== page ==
Friday 24th November 2017
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Marsden Point-based Northport chief executive Jon Moore says the port could grow to more than twice its current size if container operations are moved from Ports of Auckland, but stressed management is just "prompting a discussion" at an early stage.
The company, which is co-owned by Marsden Maritime Holdings and Port of Tauranga, has published its vision for growth on a website which includes a three-minute video on the potential expansion of the port's existing wharf to the east and west, rather than north into the harbour. Its existing wharf is 570 metres long, and has consent for one 270 metre extension to the east.
A further 250 metre extension on 13 hectares of reclaimed land in the east, and 300 metres on 9.3 hectares of land at the west end, would give a total linear berth of 1,390 metres, the video shows.
In the lead-up to the general election, New Zealand First leader Winston Peters campaigned on moving container operations from Auckland to Northport as part of his party's bid to revitalise Northland's economy. Its coalition deal with the Labour Party saw an agreement to commission a feasibility study on the options for moving the Ports of Auckland, including giving Northport serious consideration.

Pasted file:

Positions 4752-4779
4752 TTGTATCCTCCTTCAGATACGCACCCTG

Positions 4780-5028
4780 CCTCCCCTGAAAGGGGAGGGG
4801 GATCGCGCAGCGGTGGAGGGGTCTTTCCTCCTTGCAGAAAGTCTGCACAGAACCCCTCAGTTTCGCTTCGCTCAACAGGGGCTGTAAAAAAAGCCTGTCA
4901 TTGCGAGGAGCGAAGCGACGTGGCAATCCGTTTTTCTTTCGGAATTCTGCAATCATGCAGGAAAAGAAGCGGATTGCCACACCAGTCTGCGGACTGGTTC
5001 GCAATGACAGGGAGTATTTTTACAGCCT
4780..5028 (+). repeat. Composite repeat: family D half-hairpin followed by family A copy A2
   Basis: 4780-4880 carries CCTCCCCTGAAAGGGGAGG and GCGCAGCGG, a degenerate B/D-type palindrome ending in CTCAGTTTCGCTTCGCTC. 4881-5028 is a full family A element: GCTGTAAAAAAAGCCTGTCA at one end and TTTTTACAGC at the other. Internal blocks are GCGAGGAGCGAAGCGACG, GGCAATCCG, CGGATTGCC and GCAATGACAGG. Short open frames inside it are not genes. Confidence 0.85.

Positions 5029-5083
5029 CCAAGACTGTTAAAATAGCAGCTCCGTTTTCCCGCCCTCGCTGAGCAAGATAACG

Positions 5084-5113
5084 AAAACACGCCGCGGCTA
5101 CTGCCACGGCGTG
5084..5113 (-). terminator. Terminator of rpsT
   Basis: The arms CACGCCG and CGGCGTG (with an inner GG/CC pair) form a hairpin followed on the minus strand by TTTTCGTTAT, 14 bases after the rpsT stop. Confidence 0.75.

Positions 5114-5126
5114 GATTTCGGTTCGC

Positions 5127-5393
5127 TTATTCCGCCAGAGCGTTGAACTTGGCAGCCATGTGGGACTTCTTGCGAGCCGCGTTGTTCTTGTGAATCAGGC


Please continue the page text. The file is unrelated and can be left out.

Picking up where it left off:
Chief executive Moore said it had been frustrating in recent months to hear people say it wouldn't be possible to grow the port, and the vision for growth "demonstrates clearly that this is not the case. It introduces some reality to the discussion and shows that we are, in fact, well positioned to support economic growth both in Northland and in Auckland."
The video says that Northport has more space at its disposal than any other port in New Zealand, and has easy access to the entire upper North Island through the State Highway network. Northport is "ideally positioned to handle substantial growth in imports and exports, and flexible enough to accommodate whatever business comes our way," it says.
Moore said the vision was not a confirmed plan nor a formal proposal, and the company's board has not yet made a decision. "It’s a conversation-starter; a vision based on what we believe is possible here," he said. Still, the port said the vision "is based on many years of research, technical planning and engineering input from a raft of experts in this field" and the company "now has a good idea about what is physically and technically possible at Northport, and what isn’t."
The port says it is at the very beginning of the process and is looking for community input, stakeholder briefings and consultation. This will be followed by technical and environmental studies and modelling, and "if there are no surprises" Northport will undertake detailed stakeholder consultation.
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